Email updates

Keep up to date with the latest news and content from Arthritis Research & Therapy and BioMed Central.

This article is part of the supplement: The role of IFN alpha in autoimmune disease

Review

Genetic associations in type I interferon related pathways with autoimmunity

Angélica M Delgado-Vega1, Marta E Alarcón-Riquelme123 and Sergey V Kozyrev1*

Author Affiliations

1 Department of Genetics and Pathology, Rudbeck Laboratory, Uppsala University, Dag Hammarskjölds väg 20, 751 85 Uppsala, Sweden

2 Arthritis and Immunology Program, Oklahoma Medical Research Foundation, 825 NE 13th Street, Oklahoma City, OK 73104, USA

3 Andalucian Center for Genomics and Oncological Research Pfizer-University of Granada-Junta de Andalucía, Parque Tecnologico Ciencias de la Salud, Avda. Conocimiento S/N, 18100 Armilla, Granada, Spain

For all author emails, please log on.

Arthritis Research & Therapy 2010, 12(Suppl 1):S2  doi:10.1186/ar2883

Published: 14 April 2010

Abstract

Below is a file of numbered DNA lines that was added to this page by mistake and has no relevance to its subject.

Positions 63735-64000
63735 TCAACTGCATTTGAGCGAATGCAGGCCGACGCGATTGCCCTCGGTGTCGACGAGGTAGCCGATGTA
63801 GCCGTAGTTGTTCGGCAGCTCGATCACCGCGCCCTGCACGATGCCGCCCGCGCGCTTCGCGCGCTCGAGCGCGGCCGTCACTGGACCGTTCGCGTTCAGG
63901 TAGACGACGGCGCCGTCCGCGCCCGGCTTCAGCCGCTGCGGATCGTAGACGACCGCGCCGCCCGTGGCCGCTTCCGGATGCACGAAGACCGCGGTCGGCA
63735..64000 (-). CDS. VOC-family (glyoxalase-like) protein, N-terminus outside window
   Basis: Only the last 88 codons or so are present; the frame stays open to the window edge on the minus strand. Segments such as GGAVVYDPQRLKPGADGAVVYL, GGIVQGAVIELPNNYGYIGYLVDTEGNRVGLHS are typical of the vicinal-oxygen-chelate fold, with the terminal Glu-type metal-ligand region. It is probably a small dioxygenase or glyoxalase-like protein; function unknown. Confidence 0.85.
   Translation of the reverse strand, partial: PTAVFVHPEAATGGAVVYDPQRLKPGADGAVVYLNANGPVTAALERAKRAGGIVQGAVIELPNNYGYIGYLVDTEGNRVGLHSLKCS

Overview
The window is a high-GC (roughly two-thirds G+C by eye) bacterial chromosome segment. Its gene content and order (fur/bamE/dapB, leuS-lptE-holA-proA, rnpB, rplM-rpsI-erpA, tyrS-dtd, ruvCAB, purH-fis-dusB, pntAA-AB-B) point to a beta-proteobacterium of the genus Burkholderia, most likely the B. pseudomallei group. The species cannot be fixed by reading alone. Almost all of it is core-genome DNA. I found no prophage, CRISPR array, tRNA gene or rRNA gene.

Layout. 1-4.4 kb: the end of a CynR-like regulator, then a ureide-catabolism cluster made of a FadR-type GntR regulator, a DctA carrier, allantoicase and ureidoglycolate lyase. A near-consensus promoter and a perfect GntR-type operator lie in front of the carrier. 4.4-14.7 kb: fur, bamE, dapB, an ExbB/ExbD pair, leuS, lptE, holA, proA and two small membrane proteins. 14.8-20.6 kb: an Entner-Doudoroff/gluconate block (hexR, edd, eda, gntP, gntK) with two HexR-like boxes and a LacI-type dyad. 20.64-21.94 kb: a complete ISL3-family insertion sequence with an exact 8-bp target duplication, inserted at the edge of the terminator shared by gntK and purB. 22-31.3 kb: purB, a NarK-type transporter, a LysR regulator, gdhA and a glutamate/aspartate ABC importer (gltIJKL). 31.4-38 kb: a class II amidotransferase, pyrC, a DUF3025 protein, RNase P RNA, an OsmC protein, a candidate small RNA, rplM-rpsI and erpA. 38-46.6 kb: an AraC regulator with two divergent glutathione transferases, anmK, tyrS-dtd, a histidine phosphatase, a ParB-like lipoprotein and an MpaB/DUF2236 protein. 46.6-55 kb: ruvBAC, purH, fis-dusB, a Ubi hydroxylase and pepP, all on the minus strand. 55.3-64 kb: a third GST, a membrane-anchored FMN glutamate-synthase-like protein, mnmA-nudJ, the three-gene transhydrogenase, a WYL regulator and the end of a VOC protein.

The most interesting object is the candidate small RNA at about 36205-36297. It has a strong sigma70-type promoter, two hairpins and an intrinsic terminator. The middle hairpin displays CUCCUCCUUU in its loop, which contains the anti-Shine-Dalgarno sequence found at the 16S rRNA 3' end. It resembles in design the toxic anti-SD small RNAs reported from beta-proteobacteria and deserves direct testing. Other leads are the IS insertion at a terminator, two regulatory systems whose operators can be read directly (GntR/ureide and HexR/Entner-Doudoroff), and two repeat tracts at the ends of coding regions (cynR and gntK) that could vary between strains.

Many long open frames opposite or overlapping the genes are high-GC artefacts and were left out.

Type I interferons play an outstanding role in innate and adaptive immunity by enhancing functions of dendritic cells, inducing differentiation of monocytes, promoting immunoglobulin class switching in B cells and stimulating effector functions of T cells. The increased production of IFNα/β by plasmacytoid dendritic cells could be responsible for not only efficient antiviral defence, but it also may be a pathological factor in the development of various autoimmune disorders. The first evidence of a genetic link between type I interferons and autoimmune diseases was the observation that elevated IFNα activity is frequently detected in the sera of patients with systemic lupus erythematosus, and that this trait shows high heritability and familial aggregation in their first-degree healthy relatives. To date, a number of genes involved in interferon signalling have been associated with various autoimmune diseases. Patients with systemic lupus erythematosus, Sjögren's syndrome, dermatomyositis, psoriasis, and a fraction of patients with rheumatoid arthritis display a specific expression pattern of interferon-dependent genes in their leukocytes, termed the interferon signature. Here, in an attempt to understand the role of type I interferons in the pathogenesis of autoimmunity, we review the recent advances in the genetics of autoimmune diseases focusing on the association of genes involved in type I interferon pathways.